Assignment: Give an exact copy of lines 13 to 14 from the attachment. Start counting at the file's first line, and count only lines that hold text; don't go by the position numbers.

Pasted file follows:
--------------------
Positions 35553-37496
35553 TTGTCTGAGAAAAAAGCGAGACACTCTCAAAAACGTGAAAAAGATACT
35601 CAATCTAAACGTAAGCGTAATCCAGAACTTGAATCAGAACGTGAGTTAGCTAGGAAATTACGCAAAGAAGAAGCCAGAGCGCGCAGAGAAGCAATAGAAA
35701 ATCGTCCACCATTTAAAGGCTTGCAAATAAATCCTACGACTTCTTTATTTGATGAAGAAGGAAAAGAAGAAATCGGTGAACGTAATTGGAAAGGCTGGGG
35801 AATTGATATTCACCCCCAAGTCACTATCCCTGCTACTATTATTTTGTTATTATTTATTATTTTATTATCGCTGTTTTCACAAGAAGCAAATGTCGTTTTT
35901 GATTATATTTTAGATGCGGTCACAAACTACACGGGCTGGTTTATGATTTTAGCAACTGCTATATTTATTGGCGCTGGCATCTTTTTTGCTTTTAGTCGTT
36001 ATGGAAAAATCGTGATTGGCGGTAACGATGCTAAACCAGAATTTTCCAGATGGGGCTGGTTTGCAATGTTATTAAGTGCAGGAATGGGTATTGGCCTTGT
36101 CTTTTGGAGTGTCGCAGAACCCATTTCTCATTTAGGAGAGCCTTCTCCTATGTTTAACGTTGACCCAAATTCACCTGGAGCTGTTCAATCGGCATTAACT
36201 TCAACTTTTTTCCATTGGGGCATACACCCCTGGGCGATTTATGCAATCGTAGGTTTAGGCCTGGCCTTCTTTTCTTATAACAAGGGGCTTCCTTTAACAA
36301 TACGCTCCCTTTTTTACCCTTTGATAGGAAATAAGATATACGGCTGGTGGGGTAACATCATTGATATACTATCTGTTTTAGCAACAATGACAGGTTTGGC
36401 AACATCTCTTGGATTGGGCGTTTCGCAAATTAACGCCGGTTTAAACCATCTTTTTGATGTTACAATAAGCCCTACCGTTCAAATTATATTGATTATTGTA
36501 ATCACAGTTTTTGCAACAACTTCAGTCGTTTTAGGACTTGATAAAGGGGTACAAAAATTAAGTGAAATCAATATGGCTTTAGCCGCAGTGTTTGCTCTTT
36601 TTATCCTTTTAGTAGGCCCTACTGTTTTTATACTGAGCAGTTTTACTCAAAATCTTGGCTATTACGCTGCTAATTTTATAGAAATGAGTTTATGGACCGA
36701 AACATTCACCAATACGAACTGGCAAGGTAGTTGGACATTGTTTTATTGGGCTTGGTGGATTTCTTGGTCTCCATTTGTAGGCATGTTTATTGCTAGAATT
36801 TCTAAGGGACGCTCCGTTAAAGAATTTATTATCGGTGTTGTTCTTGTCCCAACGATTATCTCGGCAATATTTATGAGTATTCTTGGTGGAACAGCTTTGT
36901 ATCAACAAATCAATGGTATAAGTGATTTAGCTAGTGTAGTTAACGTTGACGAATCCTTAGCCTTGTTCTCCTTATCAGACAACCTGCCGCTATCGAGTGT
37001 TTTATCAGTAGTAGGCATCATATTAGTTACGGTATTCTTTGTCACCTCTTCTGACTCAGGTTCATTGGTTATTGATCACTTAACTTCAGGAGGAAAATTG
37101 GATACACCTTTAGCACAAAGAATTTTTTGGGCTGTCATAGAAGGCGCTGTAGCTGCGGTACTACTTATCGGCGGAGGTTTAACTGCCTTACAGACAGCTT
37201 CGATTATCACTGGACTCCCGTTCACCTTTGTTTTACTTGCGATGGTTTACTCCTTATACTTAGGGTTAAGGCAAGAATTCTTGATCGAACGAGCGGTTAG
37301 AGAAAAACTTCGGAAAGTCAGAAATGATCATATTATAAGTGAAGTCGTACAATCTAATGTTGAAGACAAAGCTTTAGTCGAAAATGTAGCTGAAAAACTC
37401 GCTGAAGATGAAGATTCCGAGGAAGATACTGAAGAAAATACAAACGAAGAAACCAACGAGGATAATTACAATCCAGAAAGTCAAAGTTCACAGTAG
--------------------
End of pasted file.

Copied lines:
36601 TTATCCTTTTAGTAGGCCCTACTGTTTTTATACTGAGCAGTTTTACTCAAAATCTTGGCTATTACGCTGCTAATTTTATAGAAATGAGTTTATGGACCGA
36701 AACATTCACCAATACGAACTGGCAAGGTAGTTGGACATTGTTTTATTGGGCTTGGTGGATTTCTTGGTCTCCATTTGTAGGCATGTTTATTGCTAGAATT